Dear Wellness Pharmacist:  I tend to get this annoying pain in my stomach area and I can’t pinpoint it and say that it occurs after anything specific.  For instance, like after I eat a specific food or after I complete a certain type of activity.  As an ostomate, I find that I am very in tune with my body, especially my abdominal area so I don’t feel like I have to go to the doctor for this type of niggling pain.  Do you have any suggestions on what I should do?


Answer:  It is not the first time that I have heard from an ostomate that they are very in tune with their bodies and you know what, having had an ileostomy myself and currently having a J-pouch, I completely agree with you, we do know our bodies a heck of a lot better than most doctors will!  However, having said that, abdominal pain is nothing to take lightly.

Did you know that abdominal pain, ostomate or not, is one of the most common reasons for a physician visit here in Canada?

Abdominal pain can be a non specific symptom coming from a variety of sites.  Think about the gastrointestinal or “GI” tract…it encompasses everything from the mouth to the anus.  The abdomen itself is the house to many diverse organs and tissues so just basic causes of abdominal pain already include quite a hefty list including:

  • Inflammatory bowel disease (IBD) – as ostomates we know this one the best and it encompasses the two common culprits: ulcerative colitis (UC) and Crohn’s disease (CD)
  • Gallstones
  • Chronic pancreatitis
  • Gastroesophageal reflux disease, aka GERD
  • Irritable bowel syndrome IBS
  • Myofascial pain
  • Non ulcer (functional) dyspepsia (NUD),  – simply put, dyspepsia is pain or discomfort in your upper abdomen and “NUD” is where no known cause can be found for the symptom of dyspepsia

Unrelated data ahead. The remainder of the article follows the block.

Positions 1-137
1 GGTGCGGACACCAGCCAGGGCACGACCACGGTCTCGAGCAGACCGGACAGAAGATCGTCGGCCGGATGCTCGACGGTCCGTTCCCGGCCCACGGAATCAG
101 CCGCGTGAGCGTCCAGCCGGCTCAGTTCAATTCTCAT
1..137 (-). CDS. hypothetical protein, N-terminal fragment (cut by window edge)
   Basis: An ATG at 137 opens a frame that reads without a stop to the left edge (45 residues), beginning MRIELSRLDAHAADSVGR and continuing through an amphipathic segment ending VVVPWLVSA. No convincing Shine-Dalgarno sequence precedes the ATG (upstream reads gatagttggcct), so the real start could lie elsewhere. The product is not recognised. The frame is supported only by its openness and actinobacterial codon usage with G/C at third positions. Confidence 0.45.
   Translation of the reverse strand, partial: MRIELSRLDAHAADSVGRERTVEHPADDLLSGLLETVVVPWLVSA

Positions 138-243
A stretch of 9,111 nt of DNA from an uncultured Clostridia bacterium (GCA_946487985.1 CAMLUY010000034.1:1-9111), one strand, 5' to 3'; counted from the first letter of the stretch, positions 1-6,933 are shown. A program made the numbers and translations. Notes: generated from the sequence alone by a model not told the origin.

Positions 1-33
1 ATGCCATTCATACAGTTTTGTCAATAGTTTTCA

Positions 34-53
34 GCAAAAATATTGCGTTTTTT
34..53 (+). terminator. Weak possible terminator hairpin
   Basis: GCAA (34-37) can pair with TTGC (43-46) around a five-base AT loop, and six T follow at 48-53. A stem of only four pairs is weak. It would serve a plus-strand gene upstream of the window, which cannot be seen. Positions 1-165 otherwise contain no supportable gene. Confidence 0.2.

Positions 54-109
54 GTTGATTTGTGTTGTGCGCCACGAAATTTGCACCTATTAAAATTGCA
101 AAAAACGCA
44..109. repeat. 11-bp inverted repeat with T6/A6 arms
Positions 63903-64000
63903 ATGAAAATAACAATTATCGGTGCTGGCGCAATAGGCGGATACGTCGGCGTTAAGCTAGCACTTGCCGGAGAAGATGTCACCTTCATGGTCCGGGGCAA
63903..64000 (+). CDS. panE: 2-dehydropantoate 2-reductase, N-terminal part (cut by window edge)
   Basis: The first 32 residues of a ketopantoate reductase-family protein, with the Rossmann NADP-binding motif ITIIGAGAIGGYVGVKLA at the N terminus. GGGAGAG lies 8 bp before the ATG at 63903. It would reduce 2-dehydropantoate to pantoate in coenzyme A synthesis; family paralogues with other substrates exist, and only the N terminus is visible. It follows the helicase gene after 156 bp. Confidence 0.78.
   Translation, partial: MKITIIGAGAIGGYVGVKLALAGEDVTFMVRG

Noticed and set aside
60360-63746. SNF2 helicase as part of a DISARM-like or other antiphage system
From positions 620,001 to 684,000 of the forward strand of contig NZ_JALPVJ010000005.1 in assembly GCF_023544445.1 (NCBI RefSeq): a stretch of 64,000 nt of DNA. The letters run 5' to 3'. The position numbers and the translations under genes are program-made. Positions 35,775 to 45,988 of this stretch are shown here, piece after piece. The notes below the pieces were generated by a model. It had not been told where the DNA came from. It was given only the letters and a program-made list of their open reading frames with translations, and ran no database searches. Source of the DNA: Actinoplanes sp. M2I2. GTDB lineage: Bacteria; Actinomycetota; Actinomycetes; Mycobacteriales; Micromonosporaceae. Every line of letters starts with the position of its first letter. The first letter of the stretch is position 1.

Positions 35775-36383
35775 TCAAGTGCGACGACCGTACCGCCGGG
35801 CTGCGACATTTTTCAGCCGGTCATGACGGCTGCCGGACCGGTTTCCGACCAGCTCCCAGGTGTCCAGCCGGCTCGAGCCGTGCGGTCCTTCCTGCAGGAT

• Peptic ulcer disease (PUD)

Before reading any further, if you or anyone you know has the following “RED FLAGS” in addition to abdominal pain and/or discomfort, it is essential to see a physician because it could be a sign of a serious GI pathology: having a difficult time swallowing in general (dysphagia), weight loss or gain of more than 3 kg over six months, persistent vomiting, bleeding, vomiting blood, bleeding in the stool, anemia, fever and/or chills.

So how can we help to alleviate or prevent abdominal pain?  Let’s look at a couple of different options:

  •  DIET: It plays a role in everything and abdominal pain is no different; however, it is highlighted when we look at prevention.  Often wheat, dairy, spicy foods, citrus fruits and foods with a high fat content tend to be common culprits that give rise to abdominal pain.  The best advice would be to stay away from these foods in order to steer clear of abdominal pain or discomfort.
  • YOGA: If in very simple terms we say for example that abdominal pain can often be linked to indigestion, constipation, stress or some sort of combination of abdominal organ problems then it may be helpful to look into some simple lifestyle measures such as performing some yoga postures to see if that will help to relieve our abdominal pain/discomfort before trying any drastic medication.  All of the following poses can be “googled” on the internet for proper technique and form.  Provided here are the names of the ones that you should try for abdominal pain & why:
    • The Cobra pose helps to strengthen the abdomen and relieve stress and it gives the needed pressure to the adrenal glands in order to provide a rich blood supply to the entire body.
    • The Locust pose is beneficial in treating constipation and poor digestion and is a posture where the whole body is in the prone position.
    • The Seated Forward Bend massages the internal organs, provides relief for constipation and helps with general stress relief which is great for abdominal discomfort in general.
  • HERBS: Certain ones have been used for generations to help alleviate abdominal pain.  Herbs fall into categories such as demulcents which help to coat the lining of the GI tract.  Specific demulcents are marshmallow root (not the fluffy marshmallows you put into hot chocolate!), and slippery elm.  Other herbal categories are anti inflammatory like white willow bark (FYI – the original source of Aspirin!), carminatives like ginger, fennel, peppermint and an excellent carminative and nervine (soothes the nervous system) called lemonbalm.  Lemonbalm is perfect for those suffering with IBS and require a soothing tea after meals to calm abdominal pain/discomfort or the feeling of gas and/or bloating.  If you go to any herbal store or pharmacy that carry natural products you should be able to find any of the above mentioned herbs.  It would be particularly helpful to speak to an herbalist or pharmacist with a background in natural health to ensure that you are using the herbs in their appropriate dosages and forms.